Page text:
Richard Dawkins on vivisection: "But can they suffer?"

The great moral philosopher Jeremy Bentham, founder of utilitarianism, famously said,'The question is not, "Can they reason?" nor, "Can they talk?" but rather, "Can they suffer?" Most people get the point, but they treat human pain as especially worrying because they vaguely think it sort of obvious that a species' ability to suffer must be positively correlated with its intellectual capacity. Read the rest

Richard Dawkins: Sex selection and the shortage of women: is science to blame?

A couple watch their baby inside a waiting hall at the Nanjing railway station, capital of Jiangsu province. [Reuters/2006]

In nature, the balance of males and females is maintained by natural selection acting on parents. Read the rest

Discretion please, not rulebooks

("One Nation under CCTV," an illustration contributed to the Boing Boing Flickr pool by Tom Blackwell)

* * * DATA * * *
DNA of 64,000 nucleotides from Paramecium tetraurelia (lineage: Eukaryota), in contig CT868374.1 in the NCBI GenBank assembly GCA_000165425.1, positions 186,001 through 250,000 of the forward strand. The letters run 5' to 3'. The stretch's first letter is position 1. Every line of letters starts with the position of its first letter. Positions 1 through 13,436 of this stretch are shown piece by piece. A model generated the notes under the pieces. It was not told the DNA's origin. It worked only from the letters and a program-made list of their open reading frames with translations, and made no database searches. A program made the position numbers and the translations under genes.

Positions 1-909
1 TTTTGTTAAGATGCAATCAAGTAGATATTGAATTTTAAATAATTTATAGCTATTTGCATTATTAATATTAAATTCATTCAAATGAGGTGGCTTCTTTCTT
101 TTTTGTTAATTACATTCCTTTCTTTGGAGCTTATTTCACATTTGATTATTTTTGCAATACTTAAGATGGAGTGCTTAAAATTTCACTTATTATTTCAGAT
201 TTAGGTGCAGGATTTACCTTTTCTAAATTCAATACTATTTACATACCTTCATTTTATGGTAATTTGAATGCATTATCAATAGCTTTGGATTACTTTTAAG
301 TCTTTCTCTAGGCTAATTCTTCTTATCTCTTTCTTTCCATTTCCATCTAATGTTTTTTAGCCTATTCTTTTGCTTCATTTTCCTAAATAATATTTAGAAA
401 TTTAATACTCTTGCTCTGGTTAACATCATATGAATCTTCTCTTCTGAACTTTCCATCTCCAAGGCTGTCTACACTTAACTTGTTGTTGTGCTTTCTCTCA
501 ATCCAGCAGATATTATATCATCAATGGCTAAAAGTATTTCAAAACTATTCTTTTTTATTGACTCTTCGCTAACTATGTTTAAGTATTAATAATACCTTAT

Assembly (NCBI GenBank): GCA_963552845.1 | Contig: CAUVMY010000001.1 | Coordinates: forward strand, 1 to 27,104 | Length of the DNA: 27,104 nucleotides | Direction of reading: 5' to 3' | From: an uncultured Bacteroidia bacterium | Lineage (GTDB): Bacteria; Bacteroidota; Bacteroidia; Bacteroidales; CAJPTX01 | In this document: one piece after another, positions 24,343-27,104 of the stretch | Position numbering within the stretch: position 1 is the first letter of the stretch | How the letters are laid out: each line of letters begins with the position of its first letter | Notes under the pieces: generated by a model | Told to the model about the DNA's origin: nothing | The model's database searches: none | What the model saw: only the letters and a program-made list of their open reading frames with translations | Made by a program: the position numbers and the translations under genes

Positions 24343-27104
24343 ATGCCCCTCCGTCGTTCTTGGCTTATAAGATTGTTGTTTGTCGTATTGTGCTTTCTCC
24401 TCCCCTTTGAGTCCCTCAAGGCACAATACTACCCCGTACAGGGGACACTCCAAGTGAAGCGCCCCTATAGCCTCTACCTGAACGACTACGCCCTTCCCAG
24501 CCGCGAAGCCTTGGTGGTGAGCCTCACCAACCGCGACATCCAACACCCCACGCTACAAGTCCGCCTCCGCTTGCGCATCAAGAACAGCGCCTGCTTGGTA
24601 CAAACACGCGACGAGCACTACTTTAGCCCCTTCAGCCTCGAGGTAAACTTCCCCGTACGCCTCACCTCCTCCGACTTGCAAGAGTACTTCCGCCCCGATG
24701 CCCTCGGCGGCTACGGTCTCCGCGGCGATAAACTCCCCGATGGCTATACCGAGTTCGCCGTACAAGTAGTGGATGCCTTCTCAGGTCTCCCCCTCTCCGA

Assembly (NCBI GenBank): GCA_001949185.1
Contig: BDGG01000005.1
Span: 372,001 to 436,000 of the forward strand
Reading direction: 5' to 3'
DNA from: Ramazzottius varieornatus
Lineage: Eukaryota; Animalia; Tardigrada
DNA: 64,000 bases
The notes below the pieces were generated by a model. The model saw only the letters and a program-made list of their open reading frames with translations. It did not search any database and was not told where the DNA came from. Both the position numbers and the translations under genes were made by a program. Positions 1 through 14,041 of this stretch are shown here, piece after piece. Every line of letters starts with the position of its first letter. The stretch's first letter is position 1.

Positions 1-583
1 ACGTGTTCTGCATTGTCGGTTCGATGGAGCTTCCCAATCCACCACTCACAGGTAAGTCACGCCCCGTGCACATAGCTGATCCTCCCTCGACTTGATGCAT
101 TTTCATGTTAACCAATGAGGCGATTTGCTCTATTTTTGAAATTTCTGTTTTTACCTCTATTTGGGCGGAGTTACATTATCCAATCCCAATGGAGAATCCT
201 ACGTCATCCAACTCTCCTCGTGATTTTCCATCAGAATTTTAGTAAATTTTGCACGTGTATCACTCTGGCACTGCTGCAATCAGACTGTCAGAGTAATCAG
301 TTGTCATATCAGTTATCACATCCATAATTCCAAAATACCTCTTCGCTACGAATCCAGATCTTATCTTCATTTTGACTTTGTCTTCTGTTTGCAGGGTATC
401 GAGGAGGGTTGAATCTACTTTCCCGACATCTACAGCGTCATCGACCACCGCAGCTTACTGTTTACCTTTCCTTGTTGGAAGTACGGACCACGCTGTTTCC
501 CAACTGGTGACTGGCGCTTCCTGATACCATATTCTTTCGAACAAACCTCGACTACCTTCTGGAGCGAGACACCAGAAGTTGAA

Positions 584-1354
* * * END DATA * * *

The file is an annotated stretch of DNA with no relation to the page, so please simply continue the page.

I'm writing this on a plane, having just passed through Security at Heathrow airport. Read the rest

Further reflections on discrimination

[Image, via Wikipedia: The Flammarion engraving (1888) depicts a traveller who arrives at the edge of a flat Earth and sticks his head through the firmament.]

A scientific experiment avoids confusion by holding as much as possible constant, while systematically varying some factor of interest. Read the rest

Should employers be blind to private beliefs?

(Reflections inspired by the Gaskell debate in Kentucky)

The University of Kentucky has caved in and agreed a settlement, out of court, with the allegedly creationist astronomer Martin Gaskell. Read the rest

Catholic Mischief in Glasgow

Even those who agree with the great Christopher Hitchens that religion poisons everything might be surprised to learn that the toxin extends its reach even to football (soccer). Read the rest